HP has refused to comment on whether a predicted global restructure that may result in retrenchments of 15,000 to 25,000 staff will have ramifications in Australia.
An Australian HP representative told iTnews that the company was unable to make any comment about the potential impact of any restructure in Australia.
HP reportedly is set to unveil a major restructuring that could be announced as soon as next Tuesday. Cindy Shaw, a US-based analyst with Moors & Cabot, wrote recently that a Silicon Valley source told her to expect news of a major layoff by Monday.
In her report, Shaw said HP could fire between 15,000 to 25,000 employees. Over the past few weeks, Wall Street pundits have been expecting headcount reductions in the 5,000 to 15,000 range.
However, Tom LaRocca, vice president of HP's Americas partner group, said all signs he had seen from new HP CEO Mark Hurd were positive for partners.
"He is meeting with the partners, so I think he is developing a good understanding of how we go to market and how the channel works," LaRocca said.
"Beyond that, I have really got no insight into what he's planning or what changes could possibly be taking place. All I can do is go by the fact that the [partner organisation] is growing. You go back to the quarter-over-quarter growth. That is always a good thing."
LaRocca said HP's channel commitment had strengthened in the last few years.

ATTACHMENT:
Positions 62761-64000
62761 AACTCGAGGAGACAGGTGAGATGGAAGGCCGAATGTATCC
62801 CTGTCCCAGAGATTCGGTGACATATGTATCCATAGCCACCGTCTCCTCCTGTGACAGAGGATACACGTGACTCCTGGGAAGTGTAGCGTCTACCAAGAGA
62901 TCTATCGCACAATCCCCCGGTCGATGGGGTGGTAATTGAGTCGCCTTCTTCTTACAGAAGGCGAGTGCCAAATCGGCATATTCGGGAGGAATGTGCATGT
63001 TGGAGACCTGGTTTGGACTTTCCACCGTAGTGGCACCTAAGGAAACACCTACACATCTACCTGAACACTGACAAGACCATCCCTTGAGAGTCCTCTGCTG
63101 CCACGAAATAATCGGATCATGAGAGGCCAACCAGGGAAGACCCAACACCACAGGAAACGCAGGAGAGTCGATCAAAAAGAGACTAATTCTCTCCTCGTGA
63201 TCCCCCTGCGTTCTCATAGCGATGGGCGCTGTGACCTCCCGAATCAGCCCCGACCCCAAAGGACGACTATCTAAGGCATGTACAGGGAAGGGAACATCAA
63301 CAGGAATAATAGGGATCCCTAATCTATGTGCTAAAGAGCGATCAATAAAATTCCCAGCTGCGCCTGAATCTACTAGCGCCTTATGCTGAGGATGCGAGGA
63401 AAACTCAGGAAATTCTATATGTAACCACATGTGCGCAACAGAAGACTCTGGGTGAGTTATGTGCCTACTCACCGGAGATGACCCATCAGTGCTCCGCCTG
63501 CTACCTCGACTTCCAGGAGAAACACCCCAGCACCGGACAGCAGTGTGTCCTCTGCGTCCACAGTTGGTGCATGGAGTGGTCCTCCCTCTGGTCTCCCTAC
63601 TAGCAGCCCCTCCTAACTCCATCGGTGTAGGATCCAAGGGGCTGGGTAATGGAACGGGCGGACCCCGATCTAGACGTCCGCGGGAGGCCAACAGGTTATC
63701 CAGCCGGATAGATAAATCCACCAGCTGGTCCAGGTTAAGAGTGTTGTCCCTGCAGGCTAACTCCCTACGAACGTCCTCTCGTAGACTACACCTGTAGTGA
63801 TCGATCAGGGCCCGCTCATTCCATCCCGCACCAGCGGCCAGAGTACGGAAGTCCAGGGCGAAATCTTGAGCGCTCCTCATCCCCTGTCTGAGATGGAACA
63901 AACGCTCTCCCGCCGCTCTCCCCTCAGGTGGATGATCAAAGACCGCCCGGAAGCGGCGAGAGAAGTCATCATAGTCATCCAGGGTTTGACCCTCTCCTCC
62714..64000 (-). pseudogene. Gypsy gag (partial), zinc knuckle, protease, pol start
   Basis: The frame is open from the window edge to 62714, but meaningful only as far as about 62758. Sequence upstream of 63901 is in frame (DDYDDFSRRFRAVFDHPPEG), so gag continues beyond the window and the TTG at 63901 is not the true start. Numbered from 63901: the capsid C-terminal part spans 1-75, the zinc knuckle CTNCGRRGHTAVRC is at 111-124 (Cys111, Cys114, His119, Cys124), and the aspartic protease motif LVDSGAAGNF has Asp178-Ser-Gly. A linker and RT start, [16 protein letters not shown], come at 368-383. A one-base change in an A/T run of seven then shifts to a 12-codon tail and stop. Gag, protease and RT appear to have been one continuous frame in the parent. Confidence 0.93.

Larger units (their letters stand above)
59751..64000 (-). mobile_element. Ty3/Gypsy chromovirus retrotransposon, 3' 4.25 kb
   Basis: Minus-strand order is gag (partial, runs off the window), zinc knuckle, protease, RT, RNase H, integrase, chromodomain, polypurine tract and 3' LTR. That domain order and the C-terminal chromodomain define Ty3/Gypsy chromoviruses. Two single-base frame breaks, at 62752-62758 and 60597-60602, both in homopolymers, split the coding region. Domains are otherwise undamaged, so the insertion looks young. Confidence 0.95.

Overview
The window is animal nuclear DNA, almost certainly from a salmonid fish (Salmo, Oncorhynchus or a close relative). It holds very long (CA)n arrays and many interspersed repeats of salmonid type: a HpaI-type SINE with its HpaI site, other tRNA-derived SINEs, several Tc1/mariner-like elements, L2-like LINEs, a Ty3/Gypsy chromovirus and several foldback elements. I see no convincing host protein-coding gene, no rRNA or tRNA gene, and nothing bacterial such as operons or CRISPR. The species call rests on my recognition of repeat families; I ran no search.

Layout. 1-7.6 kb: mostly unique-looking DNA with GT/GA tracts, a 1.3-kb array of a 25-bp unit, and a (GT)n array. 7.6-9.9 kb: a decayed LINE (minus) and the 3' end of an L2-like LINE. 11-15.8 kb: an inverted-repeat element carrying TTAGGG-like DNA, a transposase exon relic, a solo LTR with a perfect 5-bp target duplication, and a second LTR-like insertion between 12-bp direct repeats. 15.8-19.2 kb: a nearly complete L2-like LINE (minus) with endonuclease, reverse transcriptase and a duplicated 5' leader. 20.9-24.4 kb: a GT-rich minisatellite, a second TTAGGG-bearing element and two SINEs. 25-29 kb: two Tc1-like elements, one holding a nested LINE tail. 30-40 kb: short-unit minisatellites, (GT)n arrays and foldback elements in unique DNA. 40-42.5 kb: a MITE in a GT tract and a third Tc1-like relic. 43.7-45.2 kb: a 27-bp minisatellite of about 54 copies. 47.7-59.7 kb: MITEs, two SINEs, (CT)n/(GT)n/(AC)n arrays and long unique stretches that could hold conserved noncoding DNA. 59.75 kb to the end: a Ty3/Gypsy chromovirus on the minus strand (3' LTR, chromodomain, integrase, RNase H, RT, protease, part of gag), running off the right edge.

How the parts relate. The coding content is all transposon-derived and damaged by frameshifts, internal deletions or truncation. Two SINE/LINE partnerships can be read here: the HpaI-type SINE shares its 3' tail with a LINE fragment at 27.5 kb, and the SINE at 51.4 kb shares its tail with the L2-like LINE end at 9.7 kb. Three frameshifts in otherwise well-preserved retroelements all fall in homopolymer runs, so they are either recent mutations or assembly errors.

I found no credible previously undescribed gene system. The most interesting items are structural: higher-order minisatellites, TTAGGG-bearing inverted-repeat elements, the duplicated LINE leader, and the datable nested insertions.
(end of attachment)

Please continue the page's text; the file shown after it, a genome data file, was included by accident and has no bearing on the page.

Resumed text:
"We want to grow [our channel business]," LaRocca said. "There was confusion probably over what our channel strategy was a long time ago. We have come out and publicly stated we are committed. We want to grow that business. It is a huge portion of our business, and we want to keep on growing the business."
David Dennis, HP's Synnex account manager, said the HP channel commitment was stronger than it had been in many years.
"The first year or so after the merger there was confusion," he said. "For the last couple of years, it has been steadily clarifying. HP is definitely committed to the channel. Look at how many HP folks came to this conference to talk to our customers. I don't think you'd see that if they weren't committed to the channel."
A dozen HP employees were courting Synnex VARs at a US vendor show Thursday night, Dennis said. "Everyone is upbeat and optimistic about how HP is working with the channel right now," he added.
As for changes to the HP agent program which in some cases reduces agent fees, LaRocca said that marked the first time in four years that HP had changed the agent fee structure.
LaRocca said the agent fee change was not a reaction to Dell.
"It was just HP wanting to grow the business, keep the revenue going in the right direction and being able to be competitive on all the deals," he said. "We had kept it in line for four years and felt like competitive pressures are such that we need to take a look at our business controls and make adjustments that we feel are necessary."
LaRocca said no more changes were being investigated for the agent model. HP did not see the agent fees changing the mix of HP agent revenue or distribution revenue, he said.
Synnex CEO Bob Huang said the US-based global distributor had been working very closely with HP. "So far we have not heard anything from Hurd's office that he will change the direction," he said. "If you look at the business, I think he will look at it and say the channel is needed, efficient and lower cost than they can do it."
Jay Tipton, vice president of Technology Specialists, another US HP partner, said which HP employees are laid off would determine how the cutbacks would affect the channel. "If they are trying to sell direct, they will lay off channel folks. If they cut their channel folks, I don't want to be looking to HP as a partner," he said.